3DMark's Time Spy successor, Steel Nomad, makes Nvidia's RTX 4090 work hard, without ray tracing

3DMark Steel Nomad
(Image credit: 3DMark)

Steel Nomad, 3DMark's latest GPU benchmark, is the official successor of 3DMark popular Time Spy tool, which debuted eight years ago. PCGamesHardware benchmarked Steel Nomad and discovered it's a worthy successor to Time Spy, making even Nvidia's RTX 4090 struggle a bit.

Steel Nomad is explicitly designed to push the limits of the latest GPU hardware. 3DMark says that the newest generation of Nvidia and AMD GPU hardware is so fast that it has reached the limits of what Time Spy is capable of. Steel Nomad rectifies this issue by significantly increasing the GPU graphics workload.

3DMark Steel Nomad

(Image credit: 3DMark)

The new benchmark comes in two formats: a vanilla Steel Nomad version and Steel Nomad Light, a much lighter counterpart aimed at lightweight devices with integrated graphics and smartphones. The hallmark of Steel Nomad is its rasterized-only graphics, which sets it apart from 3DMark's other ray-traced benchmarks like Speed Way. This makes it an excellent tool for comparing rasterized GPU performance, which is still a legitimate performance category, even as games continue to adopt ray-tracing graphics. Many modern games still forgo RT graphics, such as Sony's latest PC port, Horizon: Forbidden West.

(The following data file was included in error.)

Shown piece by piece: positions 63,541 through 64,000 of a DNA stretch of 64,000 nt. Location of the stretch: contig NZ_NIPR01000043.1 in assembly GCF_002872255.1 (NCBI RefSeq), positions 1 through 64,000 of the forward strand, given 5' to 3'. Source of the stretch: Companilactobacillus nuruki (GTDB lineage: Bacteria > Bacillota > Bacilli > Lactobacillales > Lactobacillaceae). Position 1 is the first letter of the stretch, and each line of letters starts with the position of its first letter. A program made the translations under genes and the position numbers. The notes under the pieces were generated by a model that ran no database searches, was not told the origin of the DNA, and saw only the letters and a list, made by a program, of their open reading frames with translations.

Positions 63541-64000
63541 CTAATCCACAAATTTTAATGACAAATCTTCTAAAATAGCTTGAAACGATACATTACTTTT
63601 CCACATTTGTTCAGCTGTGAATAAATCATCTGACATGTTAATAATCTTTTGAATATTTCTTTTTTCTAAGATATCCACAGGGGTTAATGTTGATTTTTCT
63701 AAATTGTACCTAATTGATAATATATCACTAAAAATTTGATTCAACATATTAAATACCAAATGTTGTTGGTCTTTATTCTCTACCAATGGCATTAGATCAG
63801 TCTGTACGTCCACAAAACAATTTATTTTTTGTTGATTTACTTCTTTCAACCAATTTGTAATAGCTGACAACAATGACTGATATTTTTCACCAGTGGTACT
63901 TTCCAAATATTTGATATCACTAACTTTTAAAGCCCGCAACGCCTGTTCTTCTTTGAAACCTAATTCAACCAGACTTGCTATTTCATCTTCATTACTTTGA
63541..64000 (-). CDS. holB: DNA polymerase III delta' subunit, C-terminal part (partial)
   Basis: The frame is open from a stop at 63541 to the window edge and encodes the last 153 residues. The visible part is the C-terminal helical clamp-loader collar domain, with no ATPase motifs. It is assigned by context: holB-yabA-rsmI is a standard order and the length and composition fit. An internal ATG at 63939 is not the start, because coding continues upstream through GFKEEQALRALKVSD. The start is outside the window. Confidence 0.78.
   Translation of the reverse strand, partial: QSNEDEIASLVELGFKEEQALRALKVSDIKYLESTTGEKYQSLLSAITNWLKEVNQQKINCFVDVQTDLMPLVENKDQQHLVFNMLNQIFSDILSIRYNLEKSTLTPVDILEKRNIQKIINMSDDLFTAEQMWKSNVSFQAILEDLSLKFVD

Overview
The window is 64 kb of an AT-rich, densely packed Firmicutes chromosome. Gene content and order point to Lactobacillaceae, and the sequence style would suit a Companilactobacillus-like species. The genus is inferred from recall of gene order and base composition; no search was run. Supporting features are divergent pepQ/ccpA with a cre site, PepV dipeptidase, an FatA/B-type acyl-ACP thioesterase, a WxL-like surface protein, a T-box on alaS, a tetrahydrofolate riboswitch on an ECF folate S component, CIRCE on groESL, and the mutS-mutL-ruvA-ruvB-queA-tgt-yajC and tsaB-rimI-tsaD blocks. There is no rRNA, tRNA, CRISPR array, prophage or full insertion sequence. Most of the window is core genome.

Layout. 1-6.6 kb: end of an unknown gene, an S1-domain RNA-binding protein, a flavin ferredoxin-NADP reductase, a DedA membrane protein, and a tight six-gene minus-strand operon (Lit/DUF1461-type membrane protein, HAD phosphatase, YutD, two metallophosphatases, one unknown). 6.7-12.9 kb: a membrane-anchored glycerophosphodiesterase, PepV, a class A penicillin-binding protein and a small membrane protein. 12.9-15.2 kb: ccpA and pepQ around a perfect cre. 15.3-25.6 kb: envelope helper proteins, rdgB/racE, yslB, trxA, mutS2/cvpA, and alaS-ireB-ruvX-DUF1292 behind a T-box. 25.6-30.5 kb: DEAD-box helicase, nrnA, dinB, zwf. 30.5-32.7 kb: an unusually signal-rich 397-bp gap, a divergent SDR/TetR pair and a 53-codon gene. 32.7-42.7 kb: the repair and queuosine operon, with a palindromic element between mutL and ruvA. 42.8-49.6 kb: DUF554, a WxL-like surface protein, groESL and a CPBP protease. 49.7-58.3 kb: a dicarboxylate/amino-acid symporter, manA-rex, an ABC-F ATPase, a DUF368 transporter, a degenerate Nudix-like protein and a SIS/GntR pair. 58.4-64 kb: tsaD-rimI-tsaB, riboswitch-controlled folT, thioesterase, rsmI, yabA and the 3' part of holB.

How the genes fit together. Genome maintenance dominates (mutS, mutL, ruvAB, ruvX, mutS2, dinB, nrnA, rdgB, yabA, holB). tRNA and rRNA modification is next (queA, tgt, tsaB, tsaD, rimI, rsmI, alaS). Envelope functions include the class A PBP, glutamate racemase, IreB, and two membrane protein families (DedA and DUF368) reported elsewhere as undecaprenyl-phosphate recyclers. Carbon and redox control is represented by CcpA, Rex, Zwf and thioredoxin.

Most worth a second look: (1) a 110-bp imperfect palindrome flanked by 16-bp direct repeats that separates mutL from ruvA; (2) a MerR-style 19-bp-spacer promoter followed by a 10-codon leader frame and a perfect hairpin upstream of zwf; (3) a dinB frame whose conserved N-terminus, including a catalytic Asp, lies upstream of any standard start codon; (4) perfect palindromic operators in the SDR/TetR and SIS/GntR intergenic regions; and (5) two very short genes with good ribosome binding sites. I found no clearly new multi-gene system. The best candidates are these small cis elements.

The fully-fledged version of Steel Nomad utilizes a hefty 4K render resolution, combined with volumetric lighting, volumetric cloud calculations, and Intel's XeGTAO ambient occlusion. According to pictures, the world in Steel Nomad appears to be incredibly large, which will put even more stress on the GPU.

It might seem silly that Steel Nomad lacks ray-tracing capabilities, but that isn't the intended role of the new benchmark. Steel Nomad is explicitly designed to benchmark rasterized GPU performance, which is the same role that Time Spy fulfilled. 3DMark has other ray-tracing-specific benchmarks that address RT GPU performance benchmarking.

Performance

Steel Nomad does not disappoint in its ability to bring GPUs to their knees. PCGamesHardware recorded a maximum frame rate of just 112 on Nvidia's RTX 4090 flagship, with a manual overclock of 3GHz. 

Lower-end GPUs of course do much worse: The Radeon RX 7900 XTX achieves just 73 FPS and Nvidia's RTX 4080 Super 72 FPS. Both Nvidia's RTX 4070 and AMD's RX 7800 XT achieve just 41 FPS, and both brands' lowest-end current-generation products, the RTX 4060 and RX 7600, dip below 25 FPS on the benchmark.

The new Steel Nomad benchmark will officially be released tomorrow (May 21st) and will be available for free for all 3DMark users (it will be bundled in the free 3DMark Basic Edition).

Aaron Klotz
Freelance News Writer

Aaron Klotz is a freelance writer for Tom’s Hardware US, covering news topics related to computer hardware such as CPUs, and graphics cards.

  • Metal Messiah.
    There are few more options to test with Nomad as outlined below. Not direct benchmarks though. You can add these to the article if you wish: :)